Crocheted Druid Robes
As a druid who spends a lot of time digging in the dirt and tending plants of various types, my typical mode of dress involves bluejeans and a t-shirt, with a fleece in chilly weather, and gortex when it rains. I have never had formal, “druid robes” of any kind. I had never had any intention of making any. But then, I stumbled upon a delightful pattern for crochet oak leaves:
And when I crocheted the first couple of leaves using this pattern, a spool of Aunt Lydia’s Fashion 3 cotton crochet thread, and a #4 steel hook, I got the following results:
A few weeks later, I stumbled upon a source of equally delightful, solid-brass acorn buttons:
And suddenly, I felt the Awen flowing!
I have been working on a crochet-lace druid robe of my own design, since discovering these bits and bobs in February 2017. The robe design is a top-down crochet pattern I am creating as I work. As I completed the 100th row of lace, this is what it looked like:
I refuse to acknowledge how many rows of lace I had to frog, and rework, to adjust the fit. The pattern is only written down after I have gotten it right.
The plan is to make many more oak leaves to adorn the yoke area, and also to adorn a similar panel at the bottom of the robe. One day, there will be sleeves. And the peplum, which has just been started, will be extended down to knee-ish length, so as to keep the white lace out of the dust and mud.
Watch this space for the ongoing saga!
Crocheted CA Flora & Fauna Blankets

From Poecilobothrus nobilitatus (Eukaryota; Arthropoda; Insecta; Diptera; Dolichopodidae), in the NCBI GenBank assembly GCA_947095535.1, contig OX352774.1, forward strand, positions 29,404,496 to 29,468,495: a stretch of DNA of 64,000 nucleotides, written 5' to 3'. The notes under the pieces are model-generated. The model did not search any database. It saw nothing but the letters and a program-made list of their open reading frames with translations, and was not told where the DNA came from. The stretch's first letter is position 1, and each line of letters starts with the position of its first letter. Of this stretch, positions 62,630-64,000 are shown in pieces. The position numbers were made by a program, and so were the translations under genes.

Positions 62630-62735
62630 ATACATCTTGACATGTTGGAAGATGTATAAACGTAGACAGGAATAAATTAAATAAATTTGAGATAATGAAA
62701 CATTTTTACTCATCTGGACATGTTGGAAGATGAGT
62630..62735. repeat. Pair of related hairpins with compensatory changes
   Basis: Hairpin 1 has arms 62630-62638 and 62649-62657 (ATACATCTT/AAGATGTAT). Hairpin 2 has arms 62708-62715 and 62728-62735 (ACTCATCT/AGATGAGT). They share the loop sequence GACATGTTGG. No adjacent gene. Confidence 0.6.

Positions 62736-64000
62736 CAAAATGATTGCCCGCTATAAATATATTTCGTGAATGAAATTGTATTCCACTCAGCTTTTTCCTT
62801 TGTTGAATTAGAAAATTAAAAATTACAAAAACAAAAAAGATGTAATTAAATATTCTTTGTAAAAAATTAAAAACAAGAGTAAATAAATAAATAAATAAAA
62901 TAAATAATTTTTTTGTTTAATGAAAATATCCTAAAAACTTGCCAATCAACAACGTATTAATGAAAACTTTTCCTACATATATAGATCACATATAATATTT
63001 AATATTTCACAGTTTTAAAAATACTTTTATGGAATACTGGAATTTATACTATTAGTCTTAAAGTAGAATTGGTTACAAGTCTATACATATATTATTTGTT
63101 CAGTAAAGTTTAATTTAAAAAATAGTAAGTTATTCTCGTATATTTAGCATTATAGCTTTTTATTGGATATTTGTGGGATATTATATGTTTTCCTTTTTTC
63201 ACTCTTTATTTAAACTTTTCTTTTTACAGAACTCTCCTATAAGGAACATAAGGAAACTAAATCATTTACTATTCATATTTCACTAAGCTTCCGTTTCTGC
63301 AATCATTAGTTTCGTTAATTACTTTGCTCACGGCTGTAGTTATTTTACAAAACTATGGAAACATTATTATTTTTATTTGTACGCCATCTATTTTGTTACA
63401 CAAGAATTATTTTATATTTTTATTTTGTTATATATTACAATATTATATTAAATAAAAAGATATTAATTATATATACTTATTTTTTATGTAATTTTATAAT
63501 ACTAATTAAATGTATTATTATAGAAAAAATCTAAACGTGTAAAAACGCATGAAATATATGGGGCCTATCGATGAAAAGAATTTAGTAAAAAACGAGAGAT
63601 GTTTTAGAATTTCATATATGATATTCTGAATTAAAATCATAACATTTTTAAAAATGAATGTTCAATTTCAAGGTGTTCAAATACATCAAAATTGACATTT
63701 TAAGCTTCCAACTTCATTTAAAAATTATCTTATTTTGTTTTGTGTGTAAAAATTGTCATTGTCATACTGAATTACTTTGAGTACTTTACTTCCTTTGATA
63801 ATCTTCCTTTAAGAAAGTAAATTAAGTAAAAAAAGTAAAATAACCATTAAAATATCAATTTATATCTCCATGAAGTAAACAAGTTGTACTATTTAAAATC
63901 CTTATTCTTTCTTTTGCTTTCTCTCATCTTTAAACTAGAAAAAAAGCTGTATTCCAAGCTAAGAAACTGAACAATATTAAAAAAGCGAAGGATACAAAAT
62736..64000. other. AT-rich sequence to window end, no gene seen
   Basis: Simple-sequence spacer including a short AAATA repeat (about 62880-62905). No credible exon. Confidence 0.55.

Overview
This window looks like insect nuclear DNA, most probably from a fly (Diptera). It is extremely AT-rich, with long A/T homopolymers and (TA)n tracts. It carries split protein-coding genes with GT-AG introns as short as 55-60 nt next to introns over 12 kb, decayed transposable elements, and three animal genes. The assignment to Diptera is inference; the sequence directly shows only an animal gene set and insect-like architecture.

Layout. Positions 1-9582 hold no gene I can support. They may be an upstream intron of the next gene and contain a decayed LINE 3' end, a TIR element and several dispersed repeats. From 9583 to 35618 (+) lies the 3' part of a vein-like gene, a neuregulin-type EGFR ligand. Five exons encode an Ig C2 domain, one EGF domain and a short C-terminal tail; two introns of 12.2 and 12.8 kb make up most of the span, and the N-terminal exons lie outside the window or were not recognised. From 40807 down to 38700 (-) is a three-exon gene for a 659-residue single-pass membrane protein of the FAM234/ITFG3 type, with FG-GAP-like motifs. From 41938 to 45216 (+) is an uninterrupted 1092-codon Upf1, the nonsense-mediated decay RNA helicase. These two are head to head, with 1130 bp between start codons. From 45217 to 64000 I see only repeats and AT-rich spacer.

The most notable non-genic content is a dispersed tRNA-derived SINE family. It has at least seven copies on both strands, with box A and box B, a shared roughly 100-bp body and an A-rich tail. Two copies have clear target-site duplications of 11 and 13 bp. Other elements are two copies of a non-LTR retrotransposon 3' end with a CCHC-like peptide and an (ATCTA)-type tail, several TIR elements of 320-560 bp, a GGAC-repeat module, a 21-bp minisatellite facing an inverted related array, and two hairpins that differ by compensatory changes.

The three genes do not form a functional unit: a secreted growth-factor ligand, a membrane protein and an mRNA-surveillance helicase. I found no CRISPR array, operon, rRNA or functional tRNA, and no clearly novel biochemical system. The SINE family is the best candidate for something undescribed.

One of my ongoing bardic arts projects is a series of crocheted blankets of my own design and making, each inspired by a different native plant or animal of California.
The first one was inspired by the ceanothus (wild California lilac) bushes planted on our property as part of our ongoing ecosystem restoration project. Now, we occasionally (though rarely) experience frost in these hills, but never any snow. The white was mostly chosen for contrast. There do exist mountain lilacs in the Sierras, and those bushes might see snow, now and then, and so: Ceanothus in the Snow (completed August 2016).
The next blanket in the series, will be a queen-sized bedspread, inspired by the summer-flowering, wild California Rose. The flowers on these roses are a rich, rose pink as the buds first open, becoming paler pink as they mature. They are simple, five-petaled flowers that one would hardly notice — until their powerful perfume nearly knocks you over. And so, Rosa Californica:
See more from The Coast Range Druid’s home page, here.